Like you, I love to read. Some books I thoroughly enjoy in the moment, then quickly forget. Others I nearly set down, again and again, but push through—only to discover I’m still thinking about them days, weeks, months later.
Some books won’t let me walk away unchanged.
What causes a book to stay in our hearts and minds, long after we’ve finished reading it? What makes a book continue to influence our thoughts, ideas, and dreams?
Below, you’ll find a list of the most memorable books I read in 2023.
The Most Memorable Books I Read in 2023
While waiting for Barbara Kingsolver’s newest release to become available at my library, I reached for an older Kingsolver novel I hadn’t read yet. (And for the record, I enjoyed Flight Behavior much more than the new release—which you might notice I’m not even naming here. Wink.)
I almost stopped reading Shelley Read’s novel several times. While the writing is stunningly beautiful, the subject matter is intense, and sensitive readers should tread cautiously. But I’m still thinking about the story—often—so it definitely deserves to be on this list.
Ahh. Ann Napolitano’s stunning family drama. I loved this story so much I looked up earlier novels and discovered Dear Edward, which also makes the list of most memorable. (Caveat: Do not read Dear Edward just before or while traveling by air!)
This novella by Richard Hughes is based on a true story about a merchant steamship caught up in a hurricane for four days in 1929.
Parts of Bonnie Garmus’s new release may be difficult for sensitive readers, but I will not soon forget the main character, Elizabeth Zott.
Jodi Picoult’s novel is an emotional story about family relationships and where lines of morality can be drawn.
Filled with delightful characters, light-hearted mystery, and fun romance, my friend Holly Varni’s new release is the first in a promising new series. Listen to Holly read the story aloud on her podcast, Moments from Moonberry Lake.
Leif Enger’s lyrical novel about the Land family in 1960s North Dakota continues to stay with me.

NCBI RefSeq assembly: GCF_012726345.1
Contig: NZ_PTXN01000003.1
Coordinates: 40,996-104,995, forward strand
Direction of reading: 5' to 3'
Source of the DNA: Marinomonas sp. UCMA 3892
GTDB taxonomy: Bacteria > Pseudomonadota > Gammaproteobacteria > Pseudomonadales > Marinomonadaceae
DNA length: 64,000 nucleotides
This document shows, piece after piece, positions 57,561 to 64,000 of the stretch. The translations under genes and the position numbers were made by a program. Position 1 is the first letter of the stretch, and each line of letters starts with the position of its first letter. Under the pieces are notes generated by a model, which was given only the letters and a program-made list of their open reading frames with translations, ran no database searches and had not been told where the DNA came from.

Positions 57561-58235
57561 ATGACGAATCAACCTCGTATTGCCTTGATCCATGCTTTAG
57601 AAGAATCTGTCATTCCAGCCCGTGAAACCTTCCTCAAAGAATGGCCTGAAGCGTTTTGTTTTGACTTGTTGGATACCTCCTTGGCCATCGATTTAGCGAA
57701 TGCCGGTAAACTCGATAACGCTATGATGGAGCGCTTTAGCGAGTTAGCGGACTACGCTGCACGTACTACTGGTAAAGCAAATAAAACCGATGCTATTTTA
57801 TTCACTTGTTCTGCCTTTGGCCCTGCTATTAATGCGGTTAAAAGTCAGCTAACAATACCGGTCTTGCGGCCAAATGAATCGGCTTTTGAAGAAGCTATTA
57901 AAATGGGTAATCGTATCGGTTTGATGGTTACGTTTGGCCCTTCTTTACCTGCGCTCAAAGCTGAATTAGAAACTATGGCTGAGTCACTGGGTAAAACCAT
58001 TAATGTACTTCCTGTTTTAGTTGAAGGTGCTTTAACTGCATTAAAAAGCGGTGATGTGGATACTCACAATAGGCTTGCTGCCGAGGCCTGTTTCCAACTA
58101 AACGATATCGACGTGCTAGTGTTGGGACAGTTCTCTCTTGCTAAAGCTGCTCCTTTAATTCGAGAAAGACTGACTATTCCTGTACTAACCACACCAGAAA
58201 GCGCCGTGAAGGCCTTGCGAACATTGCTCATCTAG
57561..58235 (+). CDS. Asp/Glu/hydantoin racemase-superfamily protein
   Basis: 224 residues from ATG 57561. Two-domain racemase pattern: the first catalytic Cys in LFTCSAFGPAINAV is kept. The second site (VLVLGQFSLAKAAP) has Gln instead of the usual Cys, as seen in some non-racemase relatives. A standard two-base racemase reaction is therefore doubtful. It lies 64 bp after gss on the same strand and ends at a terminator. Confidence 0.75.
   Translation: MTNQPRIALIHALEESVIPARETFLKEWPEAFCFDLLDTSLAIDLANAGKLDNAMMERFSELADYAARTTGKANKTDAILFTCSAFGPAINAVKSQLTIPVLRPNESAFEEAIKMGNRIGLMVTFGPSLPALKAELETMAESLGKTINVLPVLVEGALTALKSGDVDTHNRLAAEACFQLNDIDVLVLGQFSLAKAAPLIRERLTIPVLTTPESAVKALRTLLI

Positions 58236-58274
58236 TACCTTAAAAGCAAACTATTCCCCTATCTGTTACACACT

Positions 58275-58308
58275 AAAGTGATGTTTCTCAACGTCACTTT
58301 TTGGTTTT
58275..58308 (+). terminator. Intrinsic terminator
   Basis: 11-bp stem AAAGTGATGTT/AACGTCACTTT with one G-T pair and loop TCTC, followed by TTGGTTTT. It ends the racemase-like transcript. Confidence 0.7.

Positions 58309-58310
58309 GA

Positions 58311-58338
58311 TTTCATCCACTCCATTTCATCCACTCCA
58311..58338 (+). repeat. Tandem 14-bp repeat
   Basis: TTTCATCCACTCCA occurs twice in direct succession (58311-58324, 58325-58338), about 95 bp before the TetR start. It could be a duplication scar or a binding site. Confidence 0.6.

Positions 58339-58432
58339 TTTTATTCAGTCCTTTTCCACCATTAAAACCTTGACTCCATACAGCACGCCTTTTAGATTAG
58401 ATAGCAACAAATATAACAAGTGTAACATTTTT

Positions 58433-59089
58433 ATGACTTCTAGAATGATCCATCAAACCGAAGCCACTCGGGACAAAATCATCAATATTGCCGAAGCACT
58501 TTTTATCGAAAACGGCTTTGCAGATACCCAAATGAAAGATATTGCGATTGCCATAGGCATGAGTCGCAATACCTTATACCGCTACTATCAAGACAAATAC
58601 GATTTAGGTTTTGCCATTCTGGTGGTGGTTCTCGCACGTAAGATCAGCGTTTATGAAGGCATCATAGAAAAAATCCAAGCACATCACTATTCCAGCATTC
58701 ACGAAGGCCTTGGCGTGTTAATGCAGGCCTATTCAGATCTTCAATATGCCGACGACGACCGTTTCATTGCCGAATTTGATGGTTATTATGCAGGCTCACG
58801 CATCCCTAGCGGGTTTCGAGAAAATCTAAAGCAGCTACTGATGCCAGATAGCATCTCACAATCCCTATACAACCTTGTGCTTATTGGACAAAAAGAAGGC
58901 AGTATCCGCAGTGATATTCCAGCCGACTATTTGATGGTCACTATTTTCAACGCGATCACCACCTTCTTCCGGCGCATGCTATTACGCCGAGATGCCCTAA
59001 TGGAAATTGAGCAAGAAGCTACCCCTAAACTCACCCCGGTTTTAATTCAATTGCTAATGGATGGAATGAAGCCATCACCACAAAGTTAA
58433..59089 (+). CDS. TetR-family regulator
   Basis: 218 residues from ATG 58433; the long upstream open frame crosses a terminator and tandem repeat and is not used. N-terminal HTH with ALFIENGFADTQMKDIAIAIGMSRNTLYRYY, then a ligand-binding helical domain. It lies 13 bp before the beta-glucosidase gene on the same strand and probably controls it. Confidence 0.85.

I enjoyed Shelby Van Pelt’s novel so much I offered it as a choice in my current interactive serialized fiction experience. Readers liked it, too, and determined Amelia would read the novel in Part 4 of The Wren Island Series.
Erin Bartels’s captivating story is a beautiful exploration of how we define friendships—and how they define us.
Colleen Oakley’s fantastic story of an unlikely friendship between a restless young woman and an underestimated older woman.
While waiting for Ann Patchett’s extraordinary new release to become available at my library, I read Taft, Patchett’s 1994 novel, which also deserves a place on this list.
I read this lovely coming-of-age story by Ursula K. Le Guin in one sitting—poolside, while on vacation. Memorable? Definitely.
This entirely captivating novel with difficult, thought-provoking themes might be my favorite yet by Karen Joy Fowler.
Amanda Dykes’s moving story includes mystery, romance, and the gorgeous setting of coastal Maine.
Home & Life
David Bayles’s thought-provoking little book explores many ways creative people experience and can overcome fear.
Margareta Magnusson offers a compassionate and no-nonsense approach to simplifying life at any stage.
Joshua Becker’s book helps readers identify priorities and align daily routines to achieve goals and dreams. Also memorable by Becker, The More of Less, which helps readers sort through physical and mental clutter to live life more purposefully.
The themes in this classic by Philip Yancey continue to stay with me, and I’m glad I reread this book.
Memoir & Biography
This memoir by author Louis L’Amour was life-changing the first time I read it, years ago. I’m glad I reread it in 2023.
Author Ursula K. Le Guin wrote this memoir while in her eighties, and I really enjoyed the perspectives she brings to a myriad of subjects.
William Souder’s biography of naturalist Rachel Carson was educational, thought-provoking, and inspiring.
A compassionately-told story about two young men with the same name, this is a memoir filled with themes I will continue to think about.
This double memoir by Patricia Raybon, a Christian mother, and Alana Raybon, her Muslim daughter, is poignant and memorable.